By Sophie Rockefeller
The next four candidates for the 2021 Pritzker Emerging Environmental Genius Award are developing technologies and creating human networks to improve our relationship with the ocean and the land. These four leaders optimize the power of field data, entrepreneurship and Indigenous, value-informed land practices to heal climatic damage and sustain a future for human and non-human life.
Daniela Fernandez Founder and CEO, Sustainable Ocean Alliance
(Nominated by Steve McCormick)
Daniela Fernandez founded a nonprofit organization that combines entrepreneurship and marine technology to fight for environmental justice around oceans. As an undergraduate at Georgetown University, Fernandez founded the Sustainable Ocean Alliance, a global coalition of young ocean solutions working to preserve and protect the health of the largest ecosystems on earth.
The alliance’s Ocean Solutions Accelerator program unites mentors and investors to clean up the world’s waters. The program has provided over 20 ocean tech start-ups support and funding to develop technology and kickstart their businesses. Selected teams work with ocean experts, meet with philanthropists and investors and embark on educational voyages to Alaska. Forbes Magazine reported that the alliance plans to fund 100 new start-ups by the end of 2021. These ventures aim to combat ecological disasters such as coral reef decline, unsustainable fishing and ocean acidification by focusing on solutions such as nutritional fish alternatives, technology to reduce ship-based carbon emissions and rehabilitation of low-oxygen “dead zones”.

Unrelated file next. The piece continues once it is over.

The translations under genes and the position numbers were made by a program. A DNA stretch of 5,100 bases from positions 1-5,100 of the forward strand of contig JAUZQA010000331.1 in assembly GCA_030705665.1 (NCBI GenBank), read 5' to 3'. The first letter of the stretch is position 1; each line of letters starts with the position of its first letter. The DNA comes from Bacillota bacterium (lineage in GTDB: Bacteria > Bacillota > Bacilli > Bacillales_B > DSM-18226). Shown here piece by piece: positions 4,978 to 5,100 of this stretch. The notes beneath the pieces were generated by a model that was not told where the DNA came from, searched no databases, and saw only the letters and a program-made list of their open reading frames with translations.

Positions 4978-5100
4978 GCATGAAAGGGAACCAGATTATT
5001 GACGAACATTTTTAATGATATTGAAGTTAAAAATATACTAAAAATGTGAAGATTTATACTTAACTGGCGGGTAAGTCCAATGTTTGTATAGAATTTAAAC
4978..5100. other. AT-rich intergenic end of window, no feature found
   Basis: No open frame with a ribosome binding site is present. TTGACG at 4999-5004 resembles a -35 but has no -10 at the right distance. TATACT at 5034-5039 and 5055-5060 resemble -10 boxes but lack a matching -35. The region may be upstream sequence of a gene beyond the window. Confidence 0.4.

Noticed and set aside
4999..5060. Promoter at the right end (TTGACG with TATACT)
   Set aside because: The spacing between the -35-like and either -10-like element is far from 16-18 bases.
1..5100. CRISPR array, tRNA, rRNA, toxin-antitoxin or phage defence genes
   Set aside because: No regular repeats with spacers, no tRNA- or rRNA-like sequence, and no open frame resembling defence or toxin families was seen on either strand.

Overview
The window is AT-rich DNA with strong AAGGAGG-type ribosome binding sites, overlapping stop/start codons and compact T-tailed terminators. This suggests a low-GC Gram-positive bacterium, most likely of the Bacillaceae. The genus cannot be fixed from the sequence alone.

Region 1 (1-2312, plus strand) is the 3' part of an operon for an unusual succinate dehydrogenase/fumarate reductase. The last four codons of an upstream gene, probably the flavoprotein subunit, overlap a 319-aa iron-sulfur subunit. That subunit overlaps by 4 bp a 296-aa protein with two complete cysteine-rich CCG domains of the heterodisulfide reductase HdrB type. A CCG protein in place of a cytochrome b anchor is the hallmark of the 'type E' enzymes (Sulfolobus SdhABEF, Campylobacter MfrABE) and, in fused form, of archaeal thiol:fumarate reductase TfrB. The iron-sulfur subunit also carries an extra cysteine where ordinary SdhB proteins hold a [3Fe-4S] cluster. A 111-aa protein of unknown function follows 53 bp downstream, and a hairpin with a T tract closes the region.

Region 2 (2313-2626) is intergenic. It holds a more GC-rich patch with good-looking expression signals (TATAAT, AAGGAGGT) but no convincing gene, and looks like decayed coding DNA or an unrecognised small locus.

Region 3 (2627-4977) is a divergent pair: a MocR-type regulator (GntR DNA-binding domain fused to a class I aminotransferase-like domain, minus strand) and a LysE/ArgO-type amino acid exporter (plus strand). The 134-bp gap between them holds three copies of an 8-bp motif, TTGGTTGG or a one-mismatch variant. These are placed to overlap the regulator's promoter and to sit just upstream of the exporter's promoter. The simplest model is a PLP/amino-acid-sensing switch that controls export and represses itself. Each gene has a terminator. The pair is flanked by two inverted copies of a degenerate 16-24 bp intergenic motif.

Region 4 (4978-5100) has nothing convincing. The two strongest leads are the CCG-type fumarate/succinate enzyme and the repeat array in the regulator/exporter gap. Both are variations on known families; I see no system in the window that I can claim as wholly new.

Fernandez’s work earned her the 2020 ‘Rising Star’ Visionary Award, the 2020 Travel and Leisure Global Vision Award and recognition from former President Bill Clinton and EU Commissioner Karmenu Vella. In 2019, she was named a Forbes 30 Under 30 Social Entrepreneur.
Kaiyu Guan Co-Founder & President, Aspiring Universe Corporation
(Nominated by Carlos Gutierrez)
Increasing global temperatures are expected to drastically alter the world’s farmlands and their crop production. Kaiyu Guan seeks to understand the specific ways these changes will affect plant growth — research that will inform farmers about projected productivity and potential solutions.
Guan and student researchers measure crop productivity via solar-induced fluorescence (SIF), which is the energy released by plants during photosynthesis. Using satellite data, the team created a crop-monitoring system to improve food production and water management, servicing regions where sustainable development is key to food security. He also uses global satellite observations to redefine droughts using atmospheric vapor pressure deficit, a better determinant of forest productivity than the more common metric of soil water availability. Guan is also developing technology to quantify carbon emissions of agricultural fields, which will prepare farmers to adopt practices that yield lower emissions, setting them up for success in carbon credit markets.